a scientific documentation system. It is created from hyperlinked PDF files which describe the pricing routines and the general numerical methods involved like Monte Carlo methods, lattice methods, etc.

Premia is available for Windows and Linux operating systems. It provides Excel and Scilab/Nsp interfaces. Reports in PDF can be automatically generated at the end of each computation session.

The size of Premia is 453 Mb, with 10.9 Mb of source code in C.

In 2007, the architecture and interface of Premia have been improved (A. Kolotaev and P. Tankov for Excel and J-Ph. Chancelier and J. Lelong for NSP/Scilab interfaces). J. Lelong has integrated the American Monte Carlo module in the core of Premia making it available both to the Nsp and Excel interfaces. Moreover, he has implementated a C API for matrices and hypermatrices to ease future developpements in Premia.

Antonino Zanette and J. Lelong are taking care of the maintenance of the code and test of the new routines.

Premia is developed in interaction with a consortium of financial institutions or departments presently composed of: CALYON, the Crédit Industriel et Commercial, Société Générale, Natexis and IXIS CIB (Corporate & Investment Bank) now unified as Natixis. The participants of the consortium contribute to finance the development of Premia and help to determine the directions in which the project evolves. They have access to the complete software with the source and the documentation. Every year, a new release is delivered to the Consortium members.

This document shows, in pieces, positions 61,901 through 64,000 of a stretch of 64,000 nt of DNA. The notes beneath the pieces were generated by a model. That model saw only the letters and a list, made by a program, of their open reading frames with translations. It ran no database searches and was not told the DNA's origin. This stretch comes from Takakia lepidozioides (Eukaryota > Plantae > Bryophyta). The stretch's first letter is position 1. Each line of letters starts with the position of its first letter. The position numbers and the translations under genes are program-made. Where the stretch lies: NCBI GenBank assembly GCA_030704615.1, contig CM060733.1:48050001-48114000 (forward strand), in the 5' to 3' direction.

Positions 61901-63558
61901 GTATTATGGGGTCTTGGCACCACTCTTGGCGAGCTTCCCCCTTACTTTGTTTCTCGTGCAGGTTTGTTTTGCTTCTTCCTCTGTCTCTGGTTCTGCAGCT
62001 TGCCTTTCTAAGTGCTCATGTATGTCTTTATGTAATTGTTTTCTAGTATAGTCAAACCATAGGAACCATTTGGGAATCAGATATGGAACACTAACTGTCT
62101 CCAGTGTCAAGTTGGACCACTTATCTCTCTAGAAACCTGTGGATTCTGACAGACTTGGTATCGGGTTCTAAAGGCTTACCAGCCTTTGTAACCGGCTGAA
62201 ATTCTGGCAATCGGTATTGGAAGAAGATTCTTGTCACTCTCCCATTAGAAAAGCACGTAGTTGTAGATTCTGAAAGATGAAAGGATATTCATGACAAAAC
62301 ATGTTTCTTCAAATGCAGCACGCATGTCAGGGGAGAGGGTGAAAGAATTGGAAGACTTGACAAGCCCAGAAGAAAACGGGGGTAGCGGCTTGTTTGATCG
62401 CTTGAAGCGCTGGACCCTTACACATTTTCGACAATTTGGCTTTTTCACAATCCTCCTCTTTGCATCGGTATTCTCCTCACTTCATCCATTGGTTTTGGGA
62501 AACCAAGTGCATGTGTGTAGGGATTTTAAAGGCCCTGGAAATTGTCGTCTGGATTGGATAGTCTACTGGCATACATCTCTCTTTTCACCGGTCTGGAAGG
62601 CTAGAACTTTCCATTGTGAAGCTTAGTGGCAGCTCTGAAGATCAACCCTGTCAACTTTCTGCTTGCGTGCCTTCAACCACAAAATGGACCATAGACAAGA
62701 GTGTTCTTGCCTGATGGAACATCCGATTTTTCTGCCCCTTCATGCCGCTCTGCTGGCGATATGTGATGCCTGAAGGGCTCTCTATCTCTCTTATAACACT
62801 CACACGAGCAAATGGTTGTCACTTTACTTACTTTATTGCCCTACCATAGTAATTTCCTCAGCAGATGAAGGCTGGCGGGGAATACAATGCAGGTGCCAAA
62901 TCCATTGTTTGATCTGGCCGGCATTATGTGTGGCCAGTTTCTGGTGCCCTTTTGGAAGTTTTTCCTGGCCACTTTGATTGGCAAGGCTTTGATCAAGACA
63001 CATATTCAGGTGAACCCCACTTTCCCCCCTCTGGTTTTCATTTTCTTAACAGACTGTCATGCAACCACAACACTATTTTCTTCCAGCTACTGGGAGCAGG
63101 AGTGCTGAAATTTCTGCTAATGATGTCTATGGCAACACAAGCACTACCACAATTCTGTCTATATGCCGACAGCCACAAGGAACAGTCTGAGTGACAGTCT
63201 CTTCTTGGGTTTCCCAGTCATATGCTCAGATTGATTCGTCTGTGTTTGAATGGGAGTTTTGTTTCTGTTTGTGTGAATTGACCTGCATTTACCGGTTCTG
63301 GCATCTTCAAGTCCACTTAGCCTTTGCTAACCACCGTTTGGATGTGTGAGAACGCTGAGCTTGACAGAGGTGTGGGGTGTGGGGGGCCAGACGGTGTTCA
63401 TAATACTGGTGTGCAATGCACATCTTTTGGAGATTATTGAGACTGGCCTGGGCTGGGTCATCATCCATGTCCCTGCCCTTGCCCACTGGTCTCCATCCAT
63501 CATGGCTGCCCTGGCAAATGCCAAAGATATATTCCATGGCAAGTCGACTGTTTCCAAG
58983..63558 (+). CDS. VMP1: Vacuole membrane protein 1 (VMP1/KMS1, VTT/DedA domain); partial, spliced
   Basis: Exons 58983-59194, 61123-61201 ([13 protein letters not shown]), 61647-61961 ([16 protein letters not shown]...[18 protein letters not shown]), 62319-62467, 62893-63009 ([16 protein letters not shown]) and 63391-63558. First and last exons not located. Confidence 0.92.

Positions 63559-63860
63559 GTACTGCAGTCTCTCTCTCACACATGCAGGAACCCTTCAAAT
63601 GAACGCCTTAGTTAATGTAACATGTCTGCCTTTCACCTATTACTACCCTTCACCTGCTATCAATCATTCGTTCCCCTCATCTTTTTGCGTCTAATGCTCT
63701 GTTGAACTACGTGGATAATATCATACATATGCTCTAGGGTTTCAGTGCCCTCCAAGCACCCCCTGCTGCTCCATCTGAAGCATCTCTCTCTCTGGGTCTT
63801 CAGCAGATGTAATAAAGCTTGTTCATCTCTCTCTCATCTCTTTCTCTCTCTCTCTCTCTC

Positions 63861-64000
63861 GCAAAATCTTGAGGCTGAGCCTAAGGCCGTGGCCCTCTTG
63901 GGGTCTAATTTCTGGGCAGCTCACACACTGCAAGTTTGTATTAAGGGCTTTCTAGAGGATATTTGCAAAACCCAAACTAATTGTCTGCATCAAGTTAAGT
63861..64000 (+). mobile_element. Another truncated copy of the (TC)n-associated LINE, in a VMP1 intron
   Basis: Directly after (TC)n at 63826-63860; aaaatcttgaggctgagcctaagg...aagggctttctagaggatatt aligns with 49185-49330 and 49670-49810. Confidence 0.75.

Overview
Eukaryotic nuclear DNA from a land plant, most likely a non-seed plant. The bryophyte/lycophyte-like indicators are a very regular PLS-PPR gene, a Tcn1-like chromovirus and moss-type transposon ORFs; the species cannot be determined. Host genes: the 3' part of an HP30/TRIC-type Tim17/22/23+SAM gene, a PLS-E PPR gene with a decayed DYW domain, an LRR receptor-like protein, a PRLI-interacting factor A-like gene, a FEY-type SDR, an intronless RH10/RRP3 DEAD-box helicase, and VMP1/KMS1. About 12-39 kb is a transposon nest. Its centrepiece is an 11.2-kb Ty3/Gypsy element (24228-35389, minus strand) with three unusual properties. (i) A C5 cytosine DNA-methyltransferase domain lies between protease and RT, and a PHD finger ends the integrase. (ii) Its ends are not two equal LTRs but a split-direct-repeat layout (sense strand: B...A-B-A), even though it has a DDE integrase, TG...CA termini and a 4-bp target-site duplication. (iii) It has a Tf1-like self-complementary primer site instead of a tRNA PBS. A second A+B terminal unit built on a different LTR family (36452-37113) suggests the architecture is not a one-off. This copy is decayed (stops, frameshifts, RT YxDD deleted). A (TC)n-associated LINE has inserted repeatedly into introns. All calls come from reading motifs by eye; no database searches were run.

Moreover, a restricted version of Premia is available on Premia web site
http://

This year the Consortium is being extended to Japan

http://www-csfi.sigmath.es.osaka-u.ac.jp/premia/index.html.

An extension to Hong-Kong is in preparation.

A. Alfonsi and B. Jourdain are working on duality for American options. In , they had obtained a Call-Put duality formula for perpetual American options and a theoretical calibration procedure of the volatility function. In , they have extended this result to general payoff functions that include Call and Put as particular cases.

J. Lelong and C. Labart are working on the pricing of double barrier Parisian options using Laplace transforms (see . A paper will be soon submitted, the numerical algorithm has already been implemented in PREMIA.

A. Alfonsi has started to work on the discretization of the Cox-Ingersoll-Ross process. This SDE presents a singularity that makes its discretization non standard. Many schemes had been
proposed in the literature, but most of them were really satisfactory only for small volatility parameters (
^{2}4
a). In
, A. Alfonsi proposes a scheme that is accurate for all volatility parameters
^{2}>0: a quadratic weak convergence in function of the time-step is shown. Then, using the Ninomiya-Victoir approach, he applies this scheme to the widespread Heston model
(for which large volatility parameters are observed) and gets interesting results.